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Singapore bicycle tour: A delicious cycle

Time for a break on the Singapore twilight cycling tour. Photo: Tony Loo East Coast Park Singapore cycling.
Nanjing Night Net

Clarke Quay Singapore twilight cycling tour.

Clarke QuaySingapore twilight cycling tour.

Chinatown.

“And this,” says Tony Loo, as we round a corner and pedal onto Singapore’s Marina Promenade, “is why we love the evening cycling tours. It’s nice and cool and the views are beautiful.” “Nice and cool” and “beautiful” are not words visitors often use when describing Singapore, a sprawling megalopolis anchored in the steamy tropics.

But Tony, a proud Singaporean and co-founder of Biking Singapore (whose rides are designed to offer a different perspective of the city-state), is spot on. The heat, so sweltering an hour or two ago, has been sapped, ever so slightly, by a sea breeze, and the views, set against an inky sky, are mesmerising.

Cycling along the waterfront, dodging walkers, joggers and groups participating in synchronised stretching and yoga sessions, my eyes dart from the lit-up skyscrapers of the CBD to the space-age architectural beacons that have sprouted here in recent years. The lotus flower-shaped ArtScienceMuseum and the Marina Bay Sands resort, whose rooftop, straddling its three towers, resembles a giant’s surfboard, are especially attention-grabbing.

As luck – or Tony’s good planning – would have it, we’re just in time to watch Wonder Full, the light and water spectacle that illuminates the marina every evening (wowing onlookers at 8pm and 9.30pm). Something Tony has no control over is the weather, and as we’re about to set off towards the glitzy “supertrees” of the Gardens by the Bay attraction, and the Marina Barrage dam – an engineering marvel that separates Marina Bay, a freshwater reservoir, from the open sea – we’re caught in a biblical downpour. Our ponchos are no match for it, and it’s a reminder that, however much Singapore evolves, its rainforest-like climate is unlikely to change.

Seeing my sodden state, Tony asks if I’d like to cut the tour short, but I’m fine. Cycling through the rain is a blast; a real adrenalin buzz, particularly on a scenic waterfront promenade out of bounds to vehicular traffic. And besides, not everywhere in Singapore is a cyclists’ nirvana. Although the Park Connector Network links 300 kilometres of trails around the island, including on the California-esque East Coast Park, there are few Amsterdam-like bike paths in the built-up centre. The first part of our tour saw us jostling with peak-hour traffic as we pedalled from our starting point, Clarke Quay (whose British colonial-era spice and rice warehouses have been transformed into bars, eateries and malls).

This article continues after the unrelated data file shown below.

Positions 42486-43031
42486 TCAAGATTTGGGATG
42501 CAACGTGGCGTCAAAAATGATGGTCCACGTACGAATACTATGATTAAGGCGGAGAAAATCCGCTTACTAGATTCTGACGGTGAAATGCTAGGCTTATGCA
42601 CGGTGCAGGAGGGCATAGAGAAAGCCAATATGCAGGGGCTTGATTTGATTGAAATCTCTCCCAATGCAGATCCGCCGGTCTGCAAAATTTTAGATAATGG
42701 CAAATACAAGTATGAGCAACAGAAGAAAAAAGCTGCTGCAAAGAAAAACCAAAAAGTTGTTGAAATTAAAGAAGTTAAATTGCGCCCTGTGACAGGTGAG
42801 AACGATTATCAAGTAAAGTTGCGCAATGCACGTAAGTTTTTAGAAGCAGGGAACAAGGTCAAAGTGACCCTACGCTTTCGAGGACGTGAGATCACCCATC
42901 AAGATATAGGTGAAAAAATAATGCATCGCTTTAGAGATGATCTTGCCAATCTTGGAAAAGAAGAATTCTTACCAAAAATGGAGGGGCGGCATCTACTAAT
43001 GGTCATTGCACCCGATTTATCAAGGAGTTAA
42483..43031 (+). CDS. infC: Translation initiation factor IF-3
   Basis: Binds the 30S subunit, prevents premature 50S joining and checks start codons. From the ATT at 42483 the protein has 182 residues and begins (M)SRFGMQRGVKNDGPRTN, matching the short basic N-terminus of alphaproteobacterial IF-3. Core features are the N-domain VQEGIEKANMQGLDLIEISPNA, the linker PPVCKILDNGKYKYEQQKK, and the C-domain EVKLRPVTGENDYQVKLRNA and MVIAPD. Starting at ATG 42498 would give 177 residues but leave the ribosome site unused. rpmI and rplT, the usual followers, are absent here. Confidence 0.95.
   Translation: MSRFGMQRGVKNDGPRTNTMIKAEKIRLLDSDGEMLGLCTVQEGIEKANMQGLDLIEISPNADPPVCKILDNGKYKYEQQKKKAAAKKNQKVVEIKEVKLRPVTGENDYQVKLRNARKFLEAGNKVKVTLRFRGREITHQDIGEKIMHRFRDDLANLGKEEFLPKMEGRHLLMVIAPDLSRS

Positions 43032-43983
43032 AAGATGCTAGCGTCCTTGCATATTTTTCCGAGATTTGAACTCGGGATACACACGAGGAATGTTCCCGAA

Tony did his best to make himself heard above the revving car engines, though, unfurling enlightening anecdotes about Singapore past and present. The population has more than tripled in the last 50 years (it’s now 5.5 million) and land is at an increasing premium, so much so that the historic, 200-hectare Bukit Brown cemetery is being dug up to build new highways, homes and shopping centres. In fact, across Singapore, an island smaller than Cape Cod, more than 100,000 graves have been exhumed for redevelopment projects. “Singapore is so packed that the dead have to give up their space for the living,” says Tony, who explains that this limited space is one of the reasons why we’re riding foldable Vert bikes.

“Most people here live in small apartments, with very little storage space, so these bikes are perfect. You can also carry them onto the Metro or put them in the boot of your car.” At various points of the tour, we park up and go walkies.

Chinatown is the atmospheric highlight. Perhaps more than any other district, it’s emblematic of Singapore’s melting-pot culture; its aromatic lanes are home to Chinese markets, restaurants, shophouses and Buddhist temples; hipster cafes, speakeasies and boutiques, as well as the Muslim Indian Jamae mosque and Sri Mariamman Temple, where we took off our shoes, delved inside and witnessed a spine-tingling, drum-and-bell-fuelled Hindu ceremony. As the city’s lights and neon crackle to life, the scent of food increasingly flavours the air. We cycled towards Lau Pau Sat, one of the city’s countless hawker centres.

Each evening, Boon Tat Street, which flanks this evocative Victorian landmark, is closed to through traffic. Plastic tables and chairs are set up.

Waitresses entice punters with ice-cool bottles of Tiger Beer. And vendors barbecue skewers of chicken, mutton, pork, beef and prawns, to be dipped in satay sauce. “We call this Satay Street,” said Tony. “And one of the stalls (stall 8) runs a satay challenge. You eat as many sticks as you can in 20 minutes – and if you beat the record, your meal is free.” My interest was piqued – until Tony revealed the record: 150! You certainly work up an appetite on this 12-kilometre, three-and-a-half-hour cycling tour, but probably not that much. TRIP NOTESMORE INFORMATION

yoursingapore南京夜网GETTING THERE

Singapore Airlines, Qantas and Emirates are among the airlines that fly from Melbourne and Sydney to Singapore. BIKING THERE

Biking Singapore offers a range of cycling tours (day and night). plus bike rentals. The evening tour is priced from SGD95 ($94); bikingsingapore南京夜网

Steve McKenna was a guest of Singapore tourism

This story Administrator ready to work first appeared on Nanjing Night Net.

 

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